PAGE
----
This is the face of radical Islam. Anyone who wants to negotiate with it, to offer it economic incentives for reining in its terroristic aspirations of destruction, anyone who thinks terrorism can be stopped by “giving them what they want,” take note: These are people who do not merely teach children to idolize suicide bombers who kill children at a restaurant, but who glory in the sick and brutal murder of their own family members when the latter have violated their “honor.”

I will be accused of generalization in the way I’m talking. But what on earth am I supposed to do other than generalize in the face of such horror? We’re not talking about “bad apples,” about people who somehow fell between the cracks of the system, about random violence or the failure of social services. There is a civilizational issue here, a culture that has public representatives defending itself in public, a sub-stratum of not a few of today’s Muslim societies, one that is twisted and will only cause endless harm to humanity so long as it is encouraged, both within the Muslim world and everywhere else.

Honor killings must be eradicated from the earth, and those who encourage them or tolerate them in their midst must be excoriated as barbarians unqualified to deal with the rest of mankind. Anything less than that sends us all tumbling into the darkest past.

There are moments when all the political correctness and universal nonsense about tolerance to alternative belief systems just go out the window. One of them happened recently in a very traditional province in Pakistan. According to the AP, five Muslim women were shot and then buried alive, to avenge the honor of their families after they attempted to marry men of their own choosing. While most Pakistani lawmakers were duly outraged, at least one saw fit to defend the action. “These are centuries-old traditions and I will continue to defend them,” Israr Ullah Zehri, who represents Baluchistan province, said Saturday. “Only those who indulge in immoral acts should be afraid.”

I know, I know. It’s not all of Islam that endorses honor killings of women. But it is nonetheless a fairly unique problem to Islam, an insufferable evil that even the most extreme Christian and Jewish groups have somehow failed to publicly endorse. When will the international community put this high on its human rights agenda? When will Islam as a whole repudiate once and for all this heinous, wretched, unconscionable repudiation of human freedom and the sanctity of life?

This is the face of radical Islam. Anyone who wants to negotiate with it, to offer it economic incentives for reining in its terroristic aspirations of destruction, anyone who thinks terrorism can be stopped by “giving them what they want,” take note: These are people who do not merely teach children to idolize suicide bombers who kill children at a restaurant, but who glory in the sick and brutal murder of their own family members when the latter have violated their “honor.”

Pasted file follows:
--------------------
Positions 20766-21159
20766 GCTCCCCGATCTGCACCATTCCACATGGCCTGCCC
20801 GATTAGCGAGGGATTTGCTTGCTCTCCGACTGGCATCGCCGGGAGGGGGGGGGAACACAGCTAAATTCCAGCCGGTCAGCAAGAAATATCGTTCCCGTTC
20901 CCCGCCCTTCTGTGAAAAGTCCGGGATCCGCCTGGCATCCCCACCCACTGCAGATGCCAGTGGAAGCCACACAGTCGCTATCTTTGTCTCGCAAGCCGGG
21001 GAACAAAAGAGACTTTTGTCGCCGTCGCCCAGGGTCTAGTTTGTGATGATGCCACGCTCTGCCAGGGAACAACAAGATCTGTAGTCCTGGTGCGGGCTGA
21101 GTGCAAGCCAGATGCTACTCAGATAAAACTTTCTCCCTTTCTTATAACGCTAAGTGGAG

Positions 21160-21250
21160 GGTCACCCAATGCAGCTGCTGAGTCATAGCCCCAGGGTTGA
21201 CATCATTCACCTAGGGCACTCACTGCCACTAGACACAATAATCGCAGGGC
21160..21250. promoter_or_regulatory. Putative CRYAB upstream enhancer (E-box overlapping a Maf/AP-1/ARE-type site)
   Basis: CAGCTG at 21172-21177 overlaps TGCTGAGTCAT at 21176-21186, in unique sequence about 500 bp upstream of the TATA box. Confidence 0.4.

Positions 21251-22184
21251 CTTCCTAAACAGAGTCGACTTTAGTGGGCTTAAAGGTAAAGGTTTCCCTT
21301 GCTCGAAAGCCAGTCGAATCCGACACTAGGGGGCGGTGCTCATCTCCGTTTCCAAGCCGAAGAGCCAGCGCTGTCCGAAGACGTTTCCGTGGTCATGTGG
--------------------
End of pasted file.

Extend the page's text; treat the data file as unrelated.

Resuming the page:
I will be accused of generalization in the way I’m talking. But what on earth am I supposed to do other than generalize in the face of such horror? We’re not talking about “bad apples,” about people who somehow fell between the cracks of the system, about random violence or the failure of social services. There is a civilizational issue here, a culture that has public representatives defending itself in public, a sub-stratum of not a few of today’s Muslim societies, one that is twisted and will only cause endless harm to humanity so long as it is encouraged, both within the Muslim world and everywhere else.

Honor killings must be eradicated from the earth, and those who encourage them or tolerate them in their midst must be excoriated as barbarians unqualified to deal with the rest of mankind. Anything less than that sends us all tumbling into the darkest past.

Read Less

The National Security Question

On January 4, I was on a blogger call with John McCain. I asked him about potential vice presidential picks and he said it was too early in the season to seriously weigh options, but he specifically assured me that whomever he would choose would have strong national security credentials.

In early 2007, Sarah Palin was asked for her thoughts on Iraq. Her answer:

“I’ve been so focused on state government, I haven’t really focused much on the war in Iraq,” she said. “I heard on the news about the new deployments, and while I support our president, Condoleezza Rice and the administration, I want to know that we have an exit plan in place; I want assurances that we are doing all we can to keep our troops safe.”

In July 2007, she was asked about the surge.

“I’m not here to judge the idea of withdrawing, or the timeline,” she said in a teleconference interview with reporters during a July 2007 visit with Alaska National Guard troops stationed in Kuwait. “I’m not going to judge even the surge. I’m here to find out what Alaskans need of me as their governor.”